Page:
10 Aug 20237 min readin Forensics & authentication

See Through the Fakes: How Windows in Banknotes Keep Money Safe

Arif A. Mamedov

President and CEO at Regula Forensics, Inc.

The last decade has seen a massive emergence of windows in banknotes throughout the world. Transparent, translucent, with transforming or hologram images, and serving as filters, all these security features are constantly under scrutiny by Regula’s experts.

The Regula team never stops following and analyzing existing and novel security features in all kinds of identity and security documents. We have registered various types of windows in the notes of European countries, Asian states, Australia, the Middle East, and Latin America.

Let's zoom in to reveal how to tell if money is fake by looking through secure windows.

Stay Tuned

We'll deliver hand-picked content from Regula's experts into your inbox

What is the window on money for?

Nowadays, a window in a banknote is an established and reliable security feature that is almost impossible to counterfeit. It’s eye-catching, easily recognizable, and can be checked for authenticity both with and without special equipment.

A banknote of 100 euro
A secure window in 100 euro

A 100 euro banknote from 2019. It contains a so-called “portrait window”, which is unique and can’t be found in any other banknote. This is a see-through diffractive feature that has different visible effects when viewed from the front (euro sign), back (number 100) and in transmitted light (a portrait of Europa).

Banknotes with windows may start as a clear sheet of plastic onto which several layers of ink are applied. Windows are made by leaving some sections of plastic free of ink. However, a polymer sheet that forms the core of a banknote may be covered with paper on both sides. In this case, a window is made in the outer layers of paper. It is cut out, which makes the plastic visible. Paper notes can also contain secure windows, and they are usually generated either at the sheet-making stage or are formed by a laser and then filled with some transparent film (using liquid crystals or nanomaterials, for instance).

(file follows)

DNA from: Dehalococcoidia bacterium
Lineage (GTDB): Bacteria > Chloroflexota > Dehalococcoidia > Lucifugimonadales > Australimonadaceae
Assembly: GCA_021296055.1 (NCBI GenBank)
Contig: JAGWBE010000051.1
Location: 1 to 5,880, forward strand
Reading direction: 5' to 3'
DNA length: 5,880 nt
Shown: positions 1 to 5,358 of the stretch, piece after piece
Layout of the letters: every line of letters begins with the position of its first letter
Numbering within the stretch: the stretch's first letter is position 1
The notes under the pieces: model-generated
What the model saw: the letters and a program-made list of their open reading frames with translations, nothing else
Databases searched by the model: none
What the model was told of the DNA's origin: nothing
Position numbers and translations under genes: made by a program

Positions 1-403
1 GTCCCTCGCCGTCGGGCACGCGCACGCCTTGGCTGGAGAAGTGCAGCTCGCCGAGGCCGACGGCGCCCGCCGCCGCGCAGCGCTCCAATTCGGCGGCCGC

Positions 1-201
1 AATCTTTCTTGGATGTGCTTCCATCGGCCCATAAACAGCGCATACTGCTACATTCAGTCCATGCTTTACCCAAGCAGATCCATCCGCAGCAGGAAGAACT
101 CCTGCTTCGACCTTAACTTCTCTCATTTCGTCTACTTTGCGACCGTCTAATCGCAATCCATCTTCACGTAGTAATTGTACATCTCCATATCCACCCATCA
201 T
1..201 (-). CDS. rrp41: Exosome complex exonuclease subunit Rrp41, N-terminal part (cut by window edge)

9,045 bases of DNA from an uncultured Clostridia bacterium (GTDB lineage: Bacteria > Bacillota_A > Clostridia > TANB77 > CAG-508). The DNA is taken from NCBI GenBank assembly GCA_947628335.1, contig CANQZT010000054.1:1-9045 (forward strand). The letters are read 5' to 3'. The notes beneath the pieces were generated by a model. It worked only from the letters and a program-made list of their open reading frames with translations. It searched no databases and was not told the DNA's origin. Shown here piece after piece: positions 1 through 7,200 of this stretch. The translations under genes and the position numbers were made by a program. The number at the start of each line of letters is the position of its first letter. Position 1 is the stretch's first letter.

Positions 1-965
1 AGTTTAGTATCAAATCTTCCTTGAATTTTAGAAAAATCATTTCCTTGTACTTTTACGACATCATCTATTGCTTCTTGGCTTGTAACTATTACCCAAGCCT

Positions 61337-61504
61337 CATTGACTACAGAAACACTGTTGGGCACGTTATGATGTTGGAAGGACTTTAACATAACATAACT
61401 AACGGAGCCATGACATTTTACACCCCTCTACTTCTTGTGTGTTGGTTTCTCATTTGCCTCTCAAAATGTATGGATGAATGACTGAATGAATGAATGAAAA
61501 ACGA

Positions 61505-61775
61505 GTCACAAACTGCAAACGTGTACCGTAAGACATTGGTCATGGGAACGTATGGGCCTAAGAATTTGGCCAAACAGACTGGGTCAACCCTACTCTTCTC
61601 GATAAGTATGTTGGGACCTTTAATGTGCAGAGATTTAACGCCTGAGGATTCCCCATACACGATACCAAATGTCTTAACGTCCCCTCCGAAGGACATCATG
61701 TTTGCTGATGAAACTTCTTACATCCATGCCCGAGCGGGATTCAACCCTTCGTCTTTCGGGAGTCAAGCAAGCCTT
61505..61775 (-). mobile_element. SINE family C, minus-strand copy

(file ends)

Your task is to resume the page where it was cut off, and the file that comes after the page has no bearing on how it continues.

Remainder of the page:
After being created, see-through windows can be left as they are, or they may be framed or covered with some images, vignettes, embossing, metallized coating, etc. Not only do all these elements make transparent windows look fancy and captivate viewers, but contribute to banknote security. 

Read also: Shedding Light on Luminescent Inks: How They Help Detect Fakes

Insights into banknote security technology: Types of secure windows

To authenticate a window and all the elements it might contain, a person needs to look at it directly, rotate the note to see the window at another angle, hold it up to the light, and view on a different background (light or dark). 

Let’s have a closer look.

15,000 Cambodian riel banknote
A secure window in 15,000 Cambodian riel

A 15,000 Cambodian riel from 2019. A clear secure window in transmitted (on the left) and oblique light with an embossed flower on a gray background (on the right).

 50,000 Iraqi dinar banknote
A secure window in a 50,000 Iraqi dinar

A 50,000 Iraqi dinar from 2015. A so-called Varifeye smart window, made of a transparent film in a paper banknote. Its close-up shows the image of a spiral minaret in transmitted light. The image changes in oblique light and on a dark background.

A 500 rupee of the Seychelles banknote
A secure window in a 500 rupee of the Seychelles

A 500 rupee from the Seychelles from 2016. A clear secure Optiks window in transmitted light (on the left) and its opaque version in oblique light (on the right). The image is made with metallized ink on transparent foil.